Cambridge studies on environment, energy and natural resource governance.
Prevention is recognized as a cornerstone of international environmental law, but this principle remains abstract and elusive in terms of exactly what is required of states to prevent environmental harm. In this illuminating work, Leslie-Anne Duvic-Paoli addresses this issue by offering a systematic, comprehensive assessment in which she clarifies the rationale, content, and scope of the prevention principle while also placing it in a wider legal context. The book offers a detailed analysis of treaty law, custom codification works, and case law before culminating in a conceptualization of prevention based on three definitional traits: 1. Its anticipatory rationale; 2. Its due diligence content; and 3. Its wide spatial scope to protect the environment as a whole. This book should be read by anyone seeking to understand the evolving principle of prevention in international environmental law, and how it increasingly shares common ground with reparation in the arena of compliance control.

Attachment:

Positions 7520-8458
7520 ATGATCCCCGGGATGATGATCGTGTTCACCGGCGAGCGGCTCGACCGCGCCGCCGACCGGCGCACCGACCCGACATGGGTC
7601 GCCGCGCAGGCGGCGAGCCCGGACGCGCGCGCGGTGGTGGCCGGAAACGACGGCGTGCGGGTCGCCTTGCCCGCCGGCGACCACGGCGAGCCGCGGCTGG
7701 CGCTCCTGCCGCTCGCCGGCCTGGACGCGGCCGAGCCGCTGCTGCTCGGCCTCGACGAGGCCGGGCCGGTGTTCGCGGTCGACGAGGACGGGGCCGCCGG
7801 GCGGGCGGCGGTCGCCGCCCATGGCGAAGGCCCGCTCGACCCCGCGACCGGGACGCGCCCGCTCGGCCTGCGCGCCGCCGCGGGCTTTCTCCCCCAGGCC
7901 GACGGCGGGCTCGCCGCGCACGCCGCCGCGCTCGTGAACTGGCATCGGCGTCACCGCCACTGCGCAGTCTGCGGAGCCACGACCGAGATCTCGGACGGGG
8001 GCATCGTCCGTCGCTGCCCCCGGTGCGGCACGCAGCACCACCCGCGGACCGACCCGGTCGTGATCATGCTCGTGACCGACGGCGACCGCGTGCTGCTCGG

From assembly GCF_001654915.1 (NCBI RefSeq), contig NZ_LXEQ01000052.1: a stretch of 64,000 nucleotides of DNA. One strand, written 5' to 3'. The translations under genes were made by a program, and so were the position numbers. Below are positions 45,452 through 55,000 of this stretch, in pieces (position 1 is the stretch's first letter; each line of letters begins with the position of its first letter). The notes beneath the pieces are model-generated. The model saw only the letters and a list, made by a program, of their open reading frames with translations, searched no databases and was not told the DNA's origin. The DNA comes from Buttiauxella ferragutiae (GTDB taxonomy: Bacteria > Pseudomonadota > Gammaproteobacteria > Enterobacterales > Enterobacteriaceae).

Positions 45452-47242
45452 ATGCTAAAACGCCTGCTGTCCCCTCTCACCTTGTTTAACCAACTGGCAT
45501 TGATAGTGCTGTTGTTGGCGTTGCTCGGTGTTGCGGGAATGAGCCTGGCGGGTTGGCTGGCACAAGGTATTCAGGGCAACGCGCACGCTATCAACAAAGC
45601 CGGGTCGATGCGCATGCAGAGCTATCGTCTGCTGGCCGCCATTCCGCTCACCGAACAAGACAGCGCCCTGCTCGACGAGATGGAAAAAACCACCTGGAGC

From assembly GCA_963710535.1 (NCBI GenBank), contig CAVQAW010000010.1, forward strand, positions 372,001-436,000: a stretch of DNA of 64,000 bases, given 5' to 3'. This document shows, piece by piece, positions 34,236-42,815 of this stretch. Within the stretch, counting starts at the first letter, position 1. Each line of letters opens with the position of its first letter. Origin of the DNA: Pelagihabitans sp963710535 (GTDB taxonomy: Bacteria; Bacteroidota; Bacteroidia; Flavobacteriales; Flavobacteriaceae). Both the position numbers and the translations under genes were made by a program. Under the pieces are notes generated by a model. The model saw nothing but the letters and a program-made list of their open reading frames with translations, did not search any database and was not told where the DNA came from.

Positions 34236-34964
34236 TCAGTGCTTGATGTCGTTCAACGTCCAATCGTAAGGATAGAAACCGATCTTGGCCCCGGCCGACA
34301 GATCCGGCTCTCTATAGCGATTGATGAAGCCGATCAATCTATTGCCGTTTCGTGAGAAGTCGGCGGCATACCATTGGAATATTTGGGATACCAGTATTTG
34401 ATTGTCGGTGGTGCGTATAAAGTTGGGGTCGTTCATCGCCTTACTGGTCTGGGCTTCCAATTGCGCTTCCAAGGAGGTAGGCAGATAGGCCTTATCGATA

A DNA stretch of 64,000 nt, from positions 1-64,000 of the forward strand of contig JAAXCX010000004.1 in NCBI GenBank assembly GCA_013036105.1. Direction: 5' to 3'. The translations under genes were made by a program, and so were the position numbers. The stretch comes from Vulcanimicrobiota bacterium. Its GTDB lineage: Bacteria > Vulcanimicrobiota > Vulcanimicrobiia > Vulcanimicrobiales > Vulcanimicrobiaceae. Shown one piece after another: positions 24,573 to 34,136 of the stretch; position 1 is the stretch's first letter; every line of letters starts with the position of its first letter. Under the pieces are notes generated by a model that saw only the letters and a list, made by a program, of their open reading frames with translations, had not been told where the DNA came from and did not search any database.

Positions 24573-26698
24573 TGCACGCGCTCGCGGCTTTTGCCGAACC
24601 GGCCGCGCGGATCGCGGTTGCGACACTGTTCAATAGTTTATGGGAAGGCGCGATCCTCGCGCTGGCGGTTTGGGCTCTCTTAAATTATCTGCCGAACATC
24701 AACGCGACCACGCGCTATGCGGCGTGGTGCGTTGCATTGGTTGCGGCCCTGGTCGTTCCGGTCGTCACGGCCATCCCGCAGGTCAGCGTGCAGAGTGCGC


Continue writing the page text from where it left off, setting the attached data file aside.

Title from publisher's bibliographic system (viewed on 29 May 2018).